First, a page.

being released officially for the first time.
There's no actual footnote #4. There's not even a "" anywhere in the text. Oh well.
Not the best song on Ant's solo debut but it seems to fit in well with the very medieval feel of the album. I agree that the female vocals are not especially appealing.
In listening to the lyrics, I can't help but feel that the man in the song is an absolute fool for telling his current lady about his past one. Also, I've long thought (as expressed on the old message board, I think) that "I Saw You Today" (from PP&P II & ARCHIVE COLLECTION II) sounded like it could be a sequel to this song (although I doubt Ant had any such intent).
Note that there is an early demo version on ARCHIVE COLLECTION I with Ant doing the vocals himself. He sings the girl's part solo, and adds harmonies for the guy's part (as is done with Phil's vocals on the final version).
My intro to Genesis came from a hand me down copy of Genesis Live and it does pack more of a punch there than on Foxtrot.
I do like Peter's added emphasis on the LIVE version: "...restriction on humanoid HEIGHT!" When first hearing the studio original, I thought he was saying something about "humanoid hide."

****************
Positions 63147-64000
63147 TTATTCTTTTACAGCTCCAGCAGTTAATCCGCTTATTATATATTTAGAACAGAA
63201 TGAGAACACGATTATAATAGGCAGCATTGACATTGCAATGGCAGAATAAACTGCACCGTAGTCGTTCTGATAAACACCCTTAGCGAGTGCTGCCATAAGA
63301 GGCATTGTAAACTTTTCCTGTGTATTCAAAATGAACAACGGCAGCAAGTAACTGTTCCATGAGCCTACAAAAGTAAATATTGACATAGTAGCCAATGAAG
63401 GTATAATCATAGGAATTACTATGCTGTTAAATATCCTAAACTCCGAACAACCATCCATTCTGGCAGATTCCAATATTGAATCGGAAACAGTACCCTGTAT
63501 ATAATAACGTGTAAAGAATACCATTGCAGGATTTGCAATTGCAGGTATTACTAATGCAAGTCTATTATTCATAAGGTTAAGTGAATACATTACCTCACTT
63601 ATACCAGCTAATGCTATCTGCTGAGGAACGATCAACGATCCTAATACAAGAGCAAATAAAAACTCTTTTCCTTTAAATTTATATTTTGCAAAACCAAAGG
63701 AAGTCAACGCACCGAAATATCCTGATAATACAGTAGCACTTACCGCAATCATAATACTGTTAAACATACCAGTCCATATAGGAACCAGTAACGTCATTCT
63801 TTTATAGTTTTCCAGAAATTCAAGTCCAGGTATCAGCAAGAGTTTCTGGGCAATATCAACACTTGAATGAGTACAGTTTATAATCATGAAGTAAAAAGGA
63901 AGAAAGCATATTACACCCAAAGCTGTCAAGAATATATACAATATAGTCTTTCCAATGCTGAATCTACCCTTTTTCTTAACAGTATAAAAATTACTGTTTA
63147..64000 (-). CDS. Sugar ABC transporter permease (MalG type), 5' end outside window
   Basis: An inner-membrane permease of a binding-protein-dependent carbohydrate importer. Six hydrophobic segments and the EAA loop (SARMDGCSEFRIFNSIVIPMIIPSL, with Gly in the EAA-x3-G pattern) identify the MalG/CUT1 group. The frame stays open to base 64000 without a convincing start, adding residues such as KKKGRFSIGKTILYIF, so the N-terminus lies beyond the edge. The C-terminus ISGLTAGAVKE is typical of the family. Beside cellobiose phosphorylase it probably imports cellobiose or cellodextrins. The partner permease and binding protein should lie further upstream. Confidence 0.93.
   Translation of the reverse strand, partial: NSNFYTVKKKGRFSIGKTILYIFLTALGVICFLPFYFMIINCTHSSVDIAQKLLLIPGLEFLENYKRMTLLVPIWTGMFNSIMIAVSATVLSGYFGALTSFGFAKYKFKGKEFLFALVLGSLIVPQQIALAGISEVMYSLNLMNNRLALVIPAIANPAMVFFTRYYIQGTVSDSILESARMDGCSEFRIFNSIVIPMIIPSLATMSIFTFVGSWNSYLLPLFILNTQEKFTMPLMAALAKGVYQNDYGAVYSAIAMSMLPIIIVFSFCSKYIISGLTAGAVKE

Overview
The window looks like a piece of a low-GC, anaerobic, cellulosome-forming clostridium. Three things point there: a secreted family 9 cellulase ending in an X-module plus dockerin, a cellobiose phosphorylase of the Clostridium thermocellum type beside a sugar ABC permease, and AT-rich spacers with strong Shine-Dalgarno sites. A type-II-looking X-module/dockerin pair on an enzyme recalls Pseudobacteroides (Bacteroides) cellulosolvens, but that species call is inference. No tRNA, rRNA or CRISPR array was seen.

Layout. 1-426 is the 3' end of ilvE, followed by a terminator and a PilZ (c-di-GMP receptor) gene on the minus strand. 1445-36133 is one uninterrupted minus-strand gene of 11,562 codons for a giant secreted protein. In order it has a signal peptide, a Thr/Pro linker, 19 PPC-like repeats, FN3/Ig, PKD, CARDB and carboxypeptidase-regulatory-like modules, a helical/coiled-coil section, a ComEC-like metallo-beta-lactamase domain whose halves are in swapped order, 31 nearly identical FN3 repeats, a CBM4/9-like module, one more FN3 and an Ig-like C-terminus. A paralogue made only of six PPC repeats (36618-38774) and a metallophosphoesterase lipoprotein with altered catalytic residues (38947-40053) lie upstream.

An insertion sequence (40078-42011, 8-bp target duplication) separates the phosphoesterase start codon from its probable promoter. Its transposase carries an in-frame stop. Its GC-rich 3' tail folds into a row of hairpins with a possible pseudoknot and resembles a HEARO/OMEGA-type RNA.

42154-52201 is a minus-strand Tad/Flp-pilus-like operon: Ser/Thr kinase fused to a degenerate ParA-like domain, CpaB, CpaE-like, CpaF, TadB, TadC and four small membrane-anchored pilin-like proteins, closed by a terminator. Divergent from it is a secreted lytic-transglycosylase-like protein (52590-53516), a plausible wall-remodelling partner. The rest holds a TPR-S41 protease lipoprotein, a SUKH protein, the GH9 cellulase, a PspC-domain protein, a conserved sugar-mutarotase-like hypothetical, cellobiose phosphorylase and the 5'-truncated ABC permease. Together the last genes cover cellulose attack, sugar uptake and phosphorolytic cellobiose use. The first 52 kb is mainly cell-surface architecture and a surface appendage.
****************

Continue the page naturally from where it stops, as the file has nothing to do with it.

My least favorite track on FOXTROT. Musically there's nothing much to complain about. Lyrically, I'd say that Peter's reach exceeded his grasp. I now know what he was trying to say and why; but before I had that information the song didn't make much sense to me. It's also the kind of song that's hard to follow without the printed lyrics, which make it clear who's saying what, etc.; and I didn't originally have those available to me. (I had similar issues with "All in a Mouse's Night" when first hearing it.)
Trivia (which most of you probably know by now): John Hackett makes an uncredited contribution to the music.
No Reply has a simple and emotional PC-like lyrics, while Paperlate is a confusing sociopolitical text (TB?).
Someone can correct me if I'm wrong, but I believe the lyrics to "No Reply at All" are Mike's and the lyrics to "Paperlate" are Phil's.
Let's not forget co-founding member Dave Mason is still alive, and after leaving after the first three albums, he returned to perform with Jim Gordon and others on the Welcome To The Canteen album.
Correct, I was referring to a specific lineup that didn't include Mason.
And, for the record, Mason left after the first album, returned for the second, and then left again. The third album was mostly just a compilation of odds & ends where Mason appears only on two short tracks. It also had two new songs, but Mason was gone before either was recorded.